Edward and Nina Jackson were early leaders in the city. Owners of a local drugstore, Nina made sauces for their soda fountain while Edward concocted a remedy for fleas. Hear about her family band and the political hot topic that was before the Water Commission during his term on its board.
Frank Dean O’Neal was a soldier in the First World War He came to Long Beach and found success operating a small business. His biggest surprise in life might’ve been discovering that 43 years after he died his story was memorialized by columnist Tim Grobaty in the Press Telegram newspaper.
Minnie Gwyn came to Long Beach in the early 1900s. She lived through the boom years of the 1920s and when the Great Depression hit, she was one of the women who made clothes and household linens for FDR’s New Deal. She raised four children, one whose legacy lives on in the work she did with youth.
Ethel and Walter Case made great contributions to the city -Walter as a reporter and editor for some of the city’s earliest newspapers, and Ethel for her work with the Long Beach Playhouse. While he wrote the history of the city, she brought theater to its people.
Tobacconist Glen Clark served as a city port commissioner. During his tenure, oil was discovered in the port. Decisions before the commission could mean millions for the city – or not. Money and competing interests made for interesting times in the mid-1930s.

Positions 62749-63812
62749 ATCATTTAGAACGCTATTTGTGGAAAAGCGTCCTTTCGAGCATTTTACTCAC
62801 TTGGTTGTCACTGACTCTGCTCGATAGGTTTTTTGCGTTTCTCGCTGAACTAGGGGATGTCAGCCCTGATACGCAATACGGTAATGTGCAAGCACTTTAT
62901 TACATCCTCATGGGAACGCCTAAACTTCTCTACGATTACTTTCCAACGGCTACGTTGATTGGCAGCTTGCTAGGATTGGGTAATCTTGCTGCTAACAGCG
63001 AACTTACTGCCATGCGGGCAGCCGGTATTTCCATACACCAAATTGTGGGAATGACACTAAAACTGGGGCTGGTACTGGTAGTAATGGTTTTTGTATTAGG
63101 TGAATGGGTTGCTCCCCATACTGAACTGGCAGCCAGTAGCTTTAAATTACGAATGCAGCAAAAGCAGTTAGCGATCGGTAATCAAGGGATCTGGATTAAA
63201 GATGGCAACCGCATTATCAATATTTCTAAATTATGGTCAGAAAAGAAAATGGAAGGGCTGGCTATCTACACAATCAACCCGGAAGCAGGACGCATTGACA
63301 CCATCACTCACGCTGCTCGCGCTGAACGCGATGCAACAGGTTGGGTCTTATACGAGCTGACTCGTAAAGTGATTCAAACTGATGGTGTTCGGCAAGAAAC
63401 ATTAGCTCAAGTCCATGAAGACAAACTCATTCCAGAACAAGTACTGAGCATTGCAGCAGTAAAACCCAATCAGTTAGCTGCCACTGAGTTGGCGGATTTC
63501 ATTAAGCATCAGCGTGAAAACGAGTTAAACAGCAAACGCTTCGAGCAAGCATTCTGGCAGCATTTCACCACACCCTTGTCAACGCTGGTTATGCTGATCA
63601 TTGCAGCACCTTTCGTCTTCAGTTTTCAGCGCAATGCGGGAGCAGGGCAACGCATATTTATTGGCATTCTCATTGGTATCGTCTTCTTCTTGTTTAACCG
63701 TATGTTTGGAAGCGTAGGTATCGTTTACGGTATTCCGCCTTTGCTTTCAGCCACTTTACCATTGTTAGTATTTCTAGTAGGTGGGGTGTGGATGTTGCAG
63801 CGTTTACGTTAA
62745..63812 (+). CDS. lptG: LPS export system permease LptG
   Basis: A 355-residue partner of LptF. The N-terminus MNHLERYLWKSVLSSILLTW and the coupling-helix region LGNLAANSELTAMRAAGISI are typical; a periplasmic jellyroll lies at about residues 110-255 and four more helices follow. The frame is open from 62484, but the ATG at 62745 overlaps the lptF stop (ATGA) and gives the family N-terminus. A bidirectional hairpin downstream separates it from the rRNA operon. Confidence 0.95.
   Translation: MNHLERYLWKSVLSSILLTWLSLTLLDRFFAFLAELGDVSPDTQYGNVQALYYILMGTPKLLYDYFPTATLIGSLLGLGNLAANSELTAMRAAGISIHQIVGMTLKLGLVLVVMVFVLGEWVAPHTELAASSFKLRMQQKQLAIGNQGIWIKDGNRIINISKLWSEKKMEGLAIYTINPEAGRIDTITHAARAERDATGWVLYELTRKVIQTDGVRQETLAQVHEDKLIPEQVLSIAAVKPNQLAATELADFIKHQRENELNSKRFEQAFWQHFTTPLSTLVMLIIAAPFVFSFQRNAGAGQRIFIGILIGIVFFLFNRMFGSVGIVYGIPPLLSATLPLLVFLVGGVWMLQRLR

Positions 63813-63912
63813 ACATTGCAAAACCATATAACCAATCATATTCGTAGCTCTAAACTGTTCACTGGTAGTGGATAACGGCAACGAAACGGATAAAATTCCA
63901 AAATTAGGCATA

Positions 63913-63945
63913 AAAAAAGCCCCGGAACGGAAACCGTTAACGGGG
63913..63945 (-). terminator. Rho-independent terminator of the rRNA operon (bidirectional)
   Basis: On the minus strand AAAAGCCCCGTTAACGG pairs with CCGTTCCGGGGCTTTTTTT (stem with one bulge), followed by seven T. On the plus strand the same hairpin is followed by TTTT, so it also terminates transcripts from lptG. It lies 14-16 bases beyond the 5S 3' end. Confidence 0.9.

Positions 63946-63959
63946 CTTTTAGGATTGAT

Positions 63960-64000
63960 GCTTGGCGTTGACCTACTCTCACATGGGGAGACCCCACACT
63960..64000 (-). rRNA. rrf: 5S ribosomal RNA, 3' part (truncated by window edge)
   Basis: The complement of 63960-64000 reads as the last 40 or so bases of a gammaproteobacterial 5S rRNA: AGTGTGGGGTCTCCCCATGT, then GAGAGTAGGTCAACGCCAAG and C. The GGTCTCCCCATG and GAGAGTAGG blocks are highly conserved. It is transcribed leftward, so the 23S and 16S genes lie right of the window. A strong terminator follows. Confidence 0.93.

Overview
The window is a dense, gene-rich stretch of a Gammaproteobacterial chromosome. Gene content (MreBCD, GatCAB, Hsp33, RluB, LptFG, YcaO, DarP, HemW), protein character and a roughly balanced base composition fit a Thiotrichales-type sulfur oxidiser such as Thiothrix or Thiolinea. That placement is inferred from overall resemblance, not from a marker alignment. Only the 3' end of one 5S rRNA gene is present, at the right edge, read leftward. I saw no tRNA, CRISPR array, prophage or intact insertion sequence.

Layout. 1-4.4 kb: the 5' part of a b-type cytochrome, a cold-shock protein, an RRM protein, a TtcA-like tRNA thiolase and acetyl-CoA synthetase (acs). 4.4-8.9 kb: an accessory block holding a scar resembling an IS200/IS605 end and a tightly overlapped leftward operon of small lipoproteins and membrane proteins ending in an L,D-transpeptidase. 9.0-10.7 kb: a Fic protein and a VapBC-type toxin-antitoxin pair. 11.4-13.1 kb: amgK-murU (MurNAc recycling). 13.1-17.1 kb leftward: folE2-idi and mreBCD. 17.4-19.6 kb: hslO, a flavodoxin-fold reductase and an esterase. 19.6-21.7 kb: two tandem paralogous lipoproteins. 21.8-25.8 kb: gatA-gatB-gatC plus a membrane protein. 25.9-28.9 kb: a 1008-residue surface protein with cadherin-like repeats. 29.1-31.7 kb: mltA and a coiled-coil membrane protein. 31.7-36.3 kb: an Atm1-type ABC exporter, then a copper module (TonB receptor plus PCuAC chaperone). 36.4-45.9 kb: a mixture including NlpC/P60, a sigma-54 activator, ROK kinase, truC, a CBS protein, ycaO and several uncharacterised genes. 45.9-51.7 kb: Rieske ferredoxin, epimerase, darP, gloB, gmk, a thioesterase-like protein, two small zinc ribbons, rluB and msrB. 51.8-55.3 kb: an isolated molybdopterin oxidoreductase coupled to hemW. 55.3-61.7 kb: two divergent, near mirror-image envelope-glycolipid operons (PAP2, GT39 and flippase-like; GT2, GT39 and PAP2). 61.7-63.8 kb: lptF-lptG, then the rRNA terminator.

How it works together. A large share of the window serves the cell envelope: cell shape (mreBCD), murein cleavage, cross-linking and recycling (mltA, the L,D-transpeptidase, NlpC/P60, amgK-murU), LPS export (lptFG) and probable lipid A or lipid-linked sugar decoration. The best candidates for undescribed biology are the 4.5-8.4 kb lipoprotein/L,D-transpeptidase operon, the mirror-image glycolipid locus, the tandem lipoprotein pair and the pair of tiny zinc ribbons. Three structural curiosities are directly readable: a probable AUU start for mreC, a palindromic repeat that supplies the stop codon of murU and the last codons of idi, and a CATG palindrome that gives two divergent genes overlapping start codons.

Ethel K. Broadwick craved excitement. She found it in the air as one of the wing walkers who performed stunts in the air above the pike. She and her husband worked with early aviation pioneers until one day when Ethel’s luck ran out.
Tome and Nobu Hamade’s combined lives spanned 1877 to 1996 – nearly 120 years of changes in California and the U.S. When they got married, there were nearly 6000 miles between them with Tome in Montana and Nobu in Japan.
Do you believe in Karma? You might after you hear the story of Jennie and John Rodgers. Find out what “Mean Jennie” did to John, her long-suffering husband. Could fate have finally caught up with her on the day of his funeral?
Francisca Sanchez fled Mexico during its Revolution. In Long Beach, she found the quieter life she craved. Hear her story about what life was like for her and other Latinos here in Long Beach during the early part of the 20th century.